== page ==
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Why Is Mobility Important?

At Bend + Mend, we often see clients with injuries that occur as a result of a lack of mobility. We use Pilates equipment to ensure clients move through their full range of motion. This helps to improve flexibility without stressing joints, ultimately enhancing your performance in other activities while also decreasing your risk of injury.

Why is mobility important?

Good joint mobility is important as it allows us to achieve key functional movements such as climbing stairs, squatting to sit in a chair, or bending over to pick something up. Of course, your optimum mobility will depend on your lifestyle, occupation and physical activity you undertake. For example, a gymnast or athlete will have a very different idea of what their baseline mobility should be in comparison with a sedentary office worker. Although it’s never too late to start working on your mobility, this sedentary behaviour in the long term can take its toll on our wellbeing, posture, and in some cases may even increase your risk of injury.

Are flexibility and mobility the same?

Flexibility is the ability to lengthen a muscle, whereas mobility has more involved. While flexibility refers to lengthening a muscle, think about mobility as the ability to comfortably  move our joints through a full range.

While these seem similar, often those who are incredibly flexible can still feel stiffness because they haven’t got the strength to control that movement through the entire range of motion. Someone with great mobility can move their entire body freely and without pain through a full range of motion. This involves much more than simply muscle flexibility. It requires range of motion in your joints, muscle strength, joint and muscle stability, proper alignment and muscle flexibility.

What does lack of mobility result in?

Mobility issues increase your chances of joint and muscle damage. If you perform a movement with a limited range of motion and don’t properly activate your major muscle groups, smaller muscles will take on extra unintended workload. Because these “assistance” muscles are smaller and weaker than your primary muscles you risk increased pain in the gym or will be left feeling extra sore after a workout. Mobility issues decrease your strength and power output. A lack of mobility can lead to improper technique, which depletes your ability to effectively produce maximum power and strength output. Lack of mobility can often take its toll on other parts of the body. For example, reduced ankle range can contribute to knee pain or reduced range through the thoracic spine can lead to neck and shoulder issues.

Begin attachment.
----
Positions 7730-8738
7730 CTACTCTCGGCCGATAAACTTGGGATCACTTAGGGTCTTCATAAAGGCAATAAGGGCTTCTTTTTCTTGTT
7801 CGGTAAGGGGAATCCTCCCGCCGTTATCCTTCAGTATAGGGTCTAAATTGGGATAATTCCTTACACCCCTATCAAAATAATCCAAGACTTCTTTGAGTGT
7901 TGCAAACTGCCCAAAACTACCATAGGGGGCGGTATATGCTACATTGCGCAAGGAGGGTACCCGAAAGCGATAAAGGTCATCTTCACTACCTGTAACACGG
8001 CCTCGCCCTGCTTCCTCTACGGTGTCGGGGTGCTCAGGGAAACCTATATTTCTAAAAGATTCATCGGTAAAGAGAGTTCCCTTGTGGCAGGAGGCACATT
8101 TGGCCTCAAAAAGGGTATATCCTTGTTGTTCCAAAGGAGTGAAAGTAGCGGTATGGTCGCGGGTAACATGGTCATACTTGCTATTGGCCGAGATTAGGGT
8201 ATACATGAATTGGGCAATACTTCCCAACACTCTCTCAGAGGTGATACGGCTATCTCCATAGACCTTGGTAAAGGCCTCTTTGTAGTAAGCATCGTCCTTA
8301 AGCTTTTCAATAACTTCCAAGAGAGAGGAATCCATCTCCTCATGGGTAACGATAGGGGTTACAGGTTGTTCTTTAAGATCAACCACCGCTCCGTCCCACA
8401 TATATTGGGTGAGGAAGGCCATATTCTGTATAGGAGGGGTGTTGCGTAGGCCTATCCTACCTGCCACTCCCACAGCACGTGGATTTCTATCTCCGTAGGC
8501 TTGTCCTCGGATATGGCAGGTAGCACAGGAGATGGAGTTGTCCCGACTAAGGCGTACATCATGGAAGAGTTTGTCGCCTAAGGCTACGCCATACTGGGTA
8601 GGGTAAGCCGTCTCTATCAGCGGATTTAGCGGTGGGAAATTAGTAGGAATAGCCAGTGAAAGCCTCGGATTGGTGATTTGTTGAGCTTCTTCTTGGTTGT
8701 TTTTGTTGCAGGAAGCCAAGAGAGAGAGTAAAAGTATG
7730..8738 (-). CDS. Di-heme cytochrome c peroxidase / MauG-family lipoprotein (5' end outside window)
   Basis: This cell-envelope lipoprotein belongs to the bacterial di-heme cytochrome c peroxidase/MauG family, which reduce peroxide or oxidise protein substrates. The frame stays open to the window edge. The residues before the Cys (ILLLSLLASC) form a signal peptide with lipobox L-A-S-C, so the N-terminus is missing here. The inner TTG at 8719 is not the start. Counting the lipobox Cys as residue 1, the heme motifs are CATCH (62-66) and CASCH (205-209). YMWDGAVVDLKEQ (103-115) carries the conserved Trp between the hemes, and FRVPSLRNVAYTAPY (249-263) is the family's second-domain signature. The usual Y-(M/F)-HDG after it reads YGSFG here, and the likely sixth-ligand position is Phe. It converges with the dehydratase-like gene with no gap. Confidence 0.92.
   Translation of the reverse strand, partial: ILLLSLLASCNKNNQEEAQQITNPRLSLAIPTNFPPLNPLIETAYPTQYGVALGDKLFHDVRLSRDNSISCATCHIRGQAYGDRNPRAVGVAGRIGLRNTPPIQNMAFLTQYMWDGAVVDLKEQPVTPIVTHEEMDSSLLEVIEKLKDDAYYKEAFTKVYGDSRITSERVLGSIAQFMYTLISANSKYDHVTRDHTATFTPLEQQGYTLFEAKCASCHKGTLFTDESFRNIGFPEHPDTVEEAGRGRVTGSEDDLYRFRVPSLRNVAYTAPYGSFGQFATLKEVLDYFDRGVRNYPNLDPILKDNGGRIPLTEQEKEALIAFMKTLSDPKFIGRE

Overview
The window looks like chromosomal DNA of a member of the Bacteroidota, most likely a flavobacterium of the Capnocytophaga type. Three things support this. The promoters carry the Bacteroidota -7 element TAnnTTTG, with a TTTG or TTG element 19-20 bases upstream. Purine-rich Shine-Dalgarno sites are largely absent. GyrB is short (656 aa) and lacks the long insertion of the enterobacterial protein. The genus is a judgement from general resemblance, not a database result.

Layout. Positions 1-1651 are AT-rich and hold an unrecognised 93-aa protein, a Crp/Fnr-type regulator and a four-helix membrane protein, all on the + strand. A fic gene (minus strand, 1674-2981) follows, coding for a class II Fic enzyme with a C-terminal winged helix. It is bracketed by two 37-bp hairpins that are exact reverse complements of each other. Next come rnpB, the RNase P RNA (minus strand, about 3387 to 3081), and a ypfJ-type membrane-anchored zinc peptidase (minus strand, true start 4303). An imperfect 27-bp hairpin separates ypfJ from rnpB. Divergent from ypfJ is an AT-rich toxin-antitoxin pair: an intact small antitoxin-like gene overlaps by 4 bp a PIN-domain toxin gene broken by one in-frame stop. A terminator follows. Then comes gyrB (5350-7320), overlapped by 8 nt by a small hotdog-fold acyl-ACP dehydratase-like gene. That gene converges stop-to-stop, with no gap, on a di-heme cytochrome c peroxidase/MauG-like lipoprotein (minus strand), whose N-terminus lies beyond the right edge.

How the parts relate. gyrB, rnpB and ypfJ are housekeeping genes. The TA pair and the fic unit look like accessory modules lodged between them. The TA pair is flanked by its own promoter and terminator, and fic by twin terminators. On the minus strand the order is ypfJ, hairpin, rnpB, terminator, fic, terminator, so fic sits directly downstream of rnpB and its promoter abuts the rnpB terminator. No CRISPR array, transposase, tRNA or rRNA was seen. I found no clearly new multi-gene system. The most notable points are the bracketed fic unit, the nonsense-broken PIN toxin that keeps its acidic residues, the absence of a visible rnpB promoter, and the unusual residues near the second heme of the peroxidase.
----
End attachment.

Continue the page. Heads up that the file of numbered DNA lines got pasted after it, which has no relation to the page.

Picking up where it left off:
At its simplest level, keeping our joints moving maintains the joint range whilst also stretching surrounding muscle and tissue. If you have ever broken anything or had a joint immobilised in a sling or cast, you will know how quickly our bodies can stiffen up and become uncomfortable. Movement also lubricates joints by stimulating the production of synovial fluid and increasing blood flow, thereby nourishing our joint cartilage. All of these factors can assist us in improving our well-being whilst also achieving a more comfortable posture and hopefully prevent injury, or manage existing symptoms.

Sophie O'Flaherty

Sophie completed a Bachelor of Physiotherapy at the University College of Dublin and relocated to Sydney from Dublin in 2023. She uses a combination of manual therapy and exercise-based rehabilitation to get the optimal results for her patients, while encouraging them to take an active role in their recovery. Sophie is committed to staying up-to-date with the latest advancements in the field of physiotherapy and brings a wealth of knowledge and expertise to every treatment session. Sophie has an interest in Women’s Health, including pregnancy and pelvic floor dysfunction and has recently completed further study in this area. Sophie has completed clinical Pilates training and uses these skills and exercise-based techniques in both group classes and one to one rehabilitation.

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